Sunday, February 25, 2007

Discovery Channel: Jesus Tomb Believed Found (Update)

A special to air on the Discovery Channel will be on a recently discovered tomb in Jerusalem. In addition to Jesus, the tomb contained a number of stone coffins inscribed with New Testament names including a name Mary Magdalene may have been known under and one labeled Judah, son of Jesus.
Scholars know that from 30 B.C. to 70 A.D., many people in Jerusalem would first wrap bodies in shrouds after death. The bodies were then placed in carved rock tombs, where they decomposed for a year before the bones were placed in an ossuary.

Five of the 10 discovered boxes in the Talpiot tomb were inscribed with names believed to be associated with key figures in the New Testament: Jesus, Mary, Matthew, Joseph and Mary Magdalene. A sixth inscription, written in Aramaic, translates to "Judah Son of Jesus."

In addition to the "Judah son of Jesus" inscription, which is written in Aramaic on one of the ossuaries, another limestone burial box is labeled in Aramaic with "Jesus Son of Joseph." Another bears the Hebrew inscription "Maria," a Latin version of "Miriam," or, in English, "Mary." Yet another ossuary inscription, written in Hebrew, reads "Matia," the original Hebrew word for "Matthew." Only one of the inscriptions is written in Greek. It reads, "Mariamene e Mara," which can be translated as, "Mary known as the master."

Francois Bovon, professor of the history of religion at Harvard University, told Discovery News, "Mariamene, or Mariamne, probably was the actual name given to Mary Magdalene."

Bovon explained that he and a colleague discovered a fourteenth century copy in Greek of a fourth century text that contains the most complete version of the "Acts of Philip" ever found. Although not included in the Bible, the "Acts of Philip" mentions the apostles and Mariamne, sister of the apostle Philip.

"When Philip is weak, she is strong," Bovon said. "She likely was a great teacher who even inspired her own sect of followers, called Mariamnists, who existed from around the 2nd to the 3rd century."
The Discovery Channel has set up a website here for the special which will air March 4. There are some theological considerations if the mortal remains of Jesus, his wife and a possible son have been found. This would mostly have to do with those who believe Jesus physically ascended to Heaven and those who believe not only is the Bible literally true but means what they traditionally have taught it means. The Catholic Church might be more rocked by this discovery if true than some other churches.

Archaeological discoveries of the Dead Sea Scrolls and the Gnostic very early documents found in Egypt have yet to be integrated into traditional Christian theology. It seems clear to me that the Jesus movement was badly splintered at the end of the first century and that the branch controlled by the family of Jesus lead by his brother James lost out to their bitter rivals lead by Paul who began converting non-Jews. The Catholic Church was the heir to Paul's fraction and suppressed history and documents they considered heretical when they became a state supported religion of the militaristic Roman Empire much later.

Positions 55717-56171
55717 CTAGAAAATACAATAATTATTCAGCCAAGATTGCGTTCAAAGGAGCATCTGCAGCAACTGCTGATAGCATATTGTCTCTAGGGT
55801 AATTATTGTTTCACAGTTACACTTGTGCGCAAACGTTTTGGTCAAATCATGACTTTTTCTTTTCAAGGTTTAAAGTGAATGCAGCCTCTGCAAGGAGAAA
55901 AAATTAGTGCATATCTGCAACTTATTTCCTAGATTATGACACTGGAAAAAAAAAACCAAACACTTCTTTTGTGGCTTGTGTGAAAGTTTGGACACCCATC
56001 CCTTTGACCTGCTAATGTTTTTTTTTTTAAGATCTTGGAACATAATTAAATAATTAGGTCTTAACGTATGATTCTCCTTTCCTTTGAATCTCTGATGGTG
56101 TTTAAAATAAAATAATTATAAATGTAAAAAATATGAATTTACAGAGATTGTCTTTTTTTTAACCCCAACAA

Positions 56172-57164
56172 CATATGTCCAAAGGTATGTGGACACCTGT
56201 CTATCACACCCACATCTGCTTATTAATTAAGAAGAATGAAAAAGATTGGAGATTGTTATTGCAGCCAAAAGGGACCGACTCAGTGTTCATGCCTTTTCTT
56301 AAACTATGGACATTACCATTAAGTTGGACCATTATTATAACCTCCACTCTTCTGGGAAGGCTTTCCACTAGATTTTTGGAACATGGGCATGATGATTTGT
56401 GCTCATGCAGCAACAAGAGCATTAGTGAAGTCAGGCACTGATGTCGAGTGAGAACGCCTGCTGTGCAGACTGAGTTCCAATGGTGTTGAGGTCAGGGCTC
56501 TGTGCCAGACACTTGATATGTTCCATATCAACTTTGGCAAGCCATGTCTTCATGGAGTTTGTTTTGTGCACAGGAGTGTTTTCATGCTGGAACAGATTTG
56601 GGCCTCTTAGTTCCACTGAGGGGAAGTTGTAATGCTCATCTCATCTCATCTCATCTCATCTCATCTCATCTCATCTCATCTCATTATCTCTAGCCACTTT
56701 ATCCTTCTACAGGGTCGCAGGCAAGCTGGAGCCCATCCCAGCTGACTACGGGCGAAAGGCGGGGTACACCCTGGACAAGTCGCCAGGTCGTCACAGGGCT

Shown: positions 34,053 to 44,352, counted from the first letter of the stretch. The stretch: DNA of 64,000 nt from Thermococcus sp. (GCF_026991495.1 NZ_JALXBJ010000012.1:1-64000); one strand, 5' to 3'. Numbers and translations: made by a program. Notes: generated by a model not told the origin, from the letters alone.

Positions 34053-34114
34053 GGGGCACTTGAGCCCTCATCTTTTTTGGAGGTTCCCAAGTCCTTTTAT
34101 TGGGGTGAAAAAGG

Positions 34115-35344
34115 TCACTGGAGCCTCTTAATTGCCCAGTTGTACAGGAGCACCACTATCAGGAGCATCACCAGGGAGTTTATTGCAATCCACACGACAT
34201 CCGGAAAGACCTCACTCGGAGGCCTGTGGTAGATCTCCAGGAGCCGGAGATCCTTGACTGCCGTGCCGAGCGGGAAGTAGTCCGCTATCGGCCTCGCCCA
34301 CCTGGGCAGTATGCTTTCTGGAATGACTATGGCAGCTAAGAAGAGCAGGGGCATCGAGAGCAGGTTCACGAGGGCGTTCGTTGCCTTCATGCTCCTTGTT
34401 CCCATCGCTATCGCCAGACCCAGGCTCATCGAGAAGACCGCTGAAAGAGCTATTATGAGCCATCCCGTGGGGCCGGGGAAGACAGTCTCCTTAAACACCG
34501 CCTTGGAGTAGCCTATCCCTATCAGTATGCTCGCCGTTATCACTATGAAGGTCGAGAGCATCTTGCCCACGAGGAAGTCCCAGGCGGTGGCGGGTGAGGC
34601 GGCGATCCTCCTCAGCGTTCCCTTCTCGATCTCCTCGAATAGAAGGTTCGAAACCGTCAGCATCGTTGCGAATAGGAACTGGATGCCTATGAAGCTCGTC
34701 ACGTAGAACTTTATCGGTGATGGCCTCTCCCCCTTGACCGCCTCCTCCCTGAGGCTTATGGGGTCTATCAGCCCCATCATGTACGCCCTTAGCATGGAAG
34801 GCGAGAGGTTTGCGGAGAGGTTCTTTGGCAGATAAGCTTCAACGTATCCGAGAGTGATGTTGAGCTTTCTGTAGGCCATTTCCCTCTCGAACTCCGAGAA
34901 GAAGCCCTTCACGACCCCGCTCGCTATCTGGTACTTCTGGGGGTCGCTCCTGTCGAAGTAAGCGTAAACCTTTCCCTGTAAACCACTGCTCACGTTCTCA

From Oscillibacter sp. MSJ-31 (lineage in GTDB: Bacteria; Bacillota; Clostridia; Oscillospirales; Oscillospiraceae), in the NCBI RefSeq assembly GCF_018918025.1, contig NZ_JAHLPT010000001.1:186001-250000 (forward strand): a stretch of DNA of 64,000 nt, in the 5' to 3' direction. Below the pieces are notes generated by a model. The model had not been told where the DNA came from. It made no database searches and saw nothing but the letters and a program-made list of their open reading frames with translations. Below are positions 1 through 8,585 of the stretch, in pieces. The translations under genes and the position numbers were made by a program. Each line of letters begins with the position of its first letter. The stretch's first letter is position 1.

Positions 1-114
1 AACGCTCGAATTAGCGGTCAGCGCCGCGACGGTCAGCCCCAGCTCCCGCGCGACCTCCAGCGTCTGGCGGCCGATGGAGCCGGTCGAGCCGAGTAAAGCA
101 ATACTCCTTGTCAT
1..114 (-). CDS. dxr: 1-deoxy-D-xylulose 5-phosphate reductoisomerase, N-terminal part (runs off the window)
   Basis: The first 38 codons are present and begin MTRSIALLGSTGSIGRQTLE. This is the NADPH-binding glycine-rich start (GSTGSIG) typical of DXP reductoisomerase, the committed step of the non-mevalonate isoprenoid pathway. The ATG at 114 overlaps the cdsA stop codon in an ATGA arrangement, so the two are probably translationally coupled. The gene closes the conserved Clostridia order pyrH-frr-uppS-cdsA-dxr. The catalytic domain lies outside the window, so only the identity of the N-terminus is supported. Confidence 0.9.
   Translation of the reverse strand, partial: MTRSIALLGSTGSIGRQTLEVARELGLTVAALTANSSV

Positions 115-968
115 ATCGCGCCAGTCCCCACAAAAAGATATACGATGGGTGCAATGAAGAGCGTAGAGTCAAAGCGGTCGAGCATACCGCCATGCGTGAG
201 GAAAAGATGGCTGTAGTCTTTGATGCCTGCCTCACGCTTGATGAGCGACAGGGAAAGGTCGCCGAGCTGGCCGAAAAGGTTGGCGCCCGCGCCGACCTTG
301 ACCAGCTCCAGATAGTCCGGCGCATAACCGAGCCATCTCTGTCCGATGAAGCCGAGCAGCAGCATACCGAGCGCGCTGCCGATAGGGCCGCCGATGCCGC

Most Christians would not support my interpretation.

UPDATE - A very thoughtful response but I disagree with him about the probability that this is related to Jesus's family based on the Discovery name frequency analysis. While not 600-1 in favor I would say about 100-1 it is. The Discovery Channel does imply that the other recently found ossuary inscribed with “Yaakov bar Yosef a khui d’ Yeshua,” or “James, son of Joseph, brother of Jesus,” in Aramaic, belongs in the missing space in the tomb, not that it is present. Expanded news.


Anonymous said...

be sure to check out the official movie site at

Anonymous said...

As unlikely as it may seem, is it not possible that the names mentioned could have belonged to other people that lived around the same time, or that they were planted to try and expose Jesus as a fake?

Gary said...

The names are common, but to have all the names associated with Jesus would be improbable. The crypt that appeared to be removed was examined for fakery in the inscription and part but not all was found to be added later. Altman, an expert on scripts and an historian of writing systems, wrote that the limestone burial box was "genuine," but the second half of the inscription, with its reference to Jesus, "bears the hallmarks of a fraudulent later addition, probably around the 3rd or 4th centuries, and is questionable to say the least."

Gary said...

One of the most important parts of the Jesus followers stories occurs right when the New Testament ends. Israel revolts against the Romans. God's chosen people and the followers of the Son of God believed God wanted them to through out the arrogant pagan infidels. If God was for them how could they not win? After being initially sucessful Israel was razed by several Roman legions and all the Temple treasures sent to Rome to celebrate the great victory. Nearly all of the Christians in Israel were killed and only outlying churches survived.

Paul's Christians HQ'ed in Rome had a network of churches scattered in the Empire and feuded with the other branches. Centuries later, after becoming the official state religion of the Empire, it razed the other churches and destroyed their writings.